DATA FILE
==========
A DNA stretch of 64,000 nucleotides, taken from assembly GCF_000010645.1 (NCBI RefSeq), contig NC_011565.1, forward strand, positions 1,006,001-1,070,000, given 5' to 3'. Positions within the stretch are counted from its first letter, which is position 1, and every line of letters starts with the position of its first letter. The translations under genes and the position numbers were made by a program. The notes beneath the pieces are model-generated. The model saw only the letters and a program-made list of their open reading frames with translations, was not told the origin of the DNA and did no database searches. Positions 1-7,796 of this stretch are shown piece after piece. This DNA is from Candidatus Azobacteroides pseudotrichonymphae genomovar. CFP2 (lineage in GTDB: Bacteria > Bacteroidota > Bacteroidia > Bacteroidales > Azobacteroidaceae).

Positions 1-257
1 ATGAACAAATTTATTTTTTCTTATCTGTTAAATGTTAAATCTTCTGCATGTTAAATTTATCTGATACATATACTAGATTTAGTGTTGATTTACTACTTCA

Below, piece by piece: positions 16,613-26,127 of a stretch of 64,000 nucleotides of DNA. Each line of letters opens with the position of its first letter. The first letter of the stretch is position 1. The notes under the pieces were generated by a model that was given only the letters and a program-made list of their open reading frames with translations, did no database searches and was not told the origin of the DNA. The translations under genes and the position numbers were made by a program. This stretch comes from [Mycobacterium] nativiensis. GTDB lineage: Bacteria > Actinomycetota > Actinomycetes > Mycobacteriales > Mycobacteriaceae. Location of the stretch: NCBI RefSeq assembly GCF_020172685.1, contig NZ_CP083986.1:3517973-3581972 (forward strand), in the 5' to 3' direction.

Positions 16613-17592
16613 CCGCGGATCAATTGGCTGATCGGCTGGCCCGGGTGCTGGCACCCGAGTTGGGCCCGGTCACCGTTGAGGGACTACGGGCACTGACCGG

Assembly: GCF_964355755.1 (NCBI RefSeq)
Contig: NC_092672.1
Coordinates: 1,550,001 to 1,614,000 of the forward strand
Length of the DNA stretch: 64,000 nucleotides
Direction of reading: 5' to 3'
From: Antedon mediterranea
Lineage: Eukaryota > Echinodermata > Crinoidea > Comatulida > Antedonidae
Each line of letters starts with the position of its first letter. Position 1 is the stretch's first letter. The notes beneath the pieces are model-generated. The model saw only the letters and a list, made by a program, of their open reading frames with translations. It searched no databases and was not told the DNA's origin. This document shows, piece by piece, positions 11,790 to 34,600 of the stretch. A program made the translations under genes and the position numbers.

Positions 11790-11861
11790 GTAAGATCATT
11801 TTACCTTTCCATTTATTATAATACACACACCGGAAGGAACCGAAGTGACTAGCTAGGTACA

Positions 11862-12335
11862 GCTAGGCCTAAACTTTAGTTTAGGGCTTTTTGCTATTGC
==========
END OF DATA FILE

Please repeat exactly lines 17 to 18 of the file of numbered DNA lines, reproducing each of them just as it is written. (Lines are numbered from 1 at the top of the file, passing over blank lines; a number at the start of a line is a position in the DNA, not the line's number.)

11801 TTACCTTTCCATTTATTATAATACACACACCGGAAGGAACCGAAGTGACTAGCTAGGTACA

Positions 11862-12335